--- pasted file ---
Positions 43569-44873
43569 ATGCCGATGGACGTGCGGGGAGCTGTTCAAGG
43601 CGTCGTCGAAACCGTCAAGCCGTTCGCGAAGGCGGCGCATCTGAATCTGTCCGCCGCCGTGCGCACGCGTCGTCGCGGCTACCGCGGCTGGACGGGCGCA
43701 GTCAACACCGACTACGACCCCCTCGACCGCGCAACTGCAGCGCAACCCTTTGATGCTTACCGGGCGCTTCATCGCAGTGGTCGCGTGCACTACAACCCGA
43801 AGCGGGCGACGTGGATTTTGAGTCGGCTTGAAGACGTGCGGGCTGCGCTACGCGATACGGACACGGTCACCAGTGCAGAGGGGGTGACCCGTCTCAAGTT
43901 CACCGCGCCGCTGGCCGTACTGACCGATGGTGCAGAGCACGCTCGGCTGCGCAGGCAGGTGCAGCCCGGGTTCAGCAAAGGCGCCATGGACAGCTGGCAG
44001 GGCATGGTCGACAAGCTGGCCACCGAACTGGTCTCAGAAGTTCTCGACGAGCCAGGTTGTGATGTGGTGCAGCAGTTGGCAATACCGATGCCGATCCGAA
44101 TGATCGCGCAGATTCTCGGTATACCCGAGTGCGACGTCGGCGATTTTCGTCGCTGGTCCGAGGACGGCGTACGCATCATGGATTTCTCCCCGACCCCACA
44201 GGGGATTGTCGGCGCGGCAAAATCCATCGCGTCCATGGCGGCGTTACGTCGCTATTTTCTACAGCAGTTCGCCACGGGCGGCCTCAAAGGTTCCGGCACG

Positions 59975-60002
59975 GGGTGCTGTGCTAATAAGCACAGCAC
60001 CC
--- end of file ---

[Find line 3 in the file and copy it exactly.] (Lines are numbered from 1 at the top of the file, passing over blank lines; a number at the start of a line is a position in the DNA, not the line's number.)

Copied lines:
43601 CGTCGTCGAAACCGTCAAGCCGTTCGCGAAGGCGGCGCATCTGAATCTGTCCGCCGCCGTGCGCACGCGTCGTCGCGGCTACCGCGGCTGGACGGGCGCA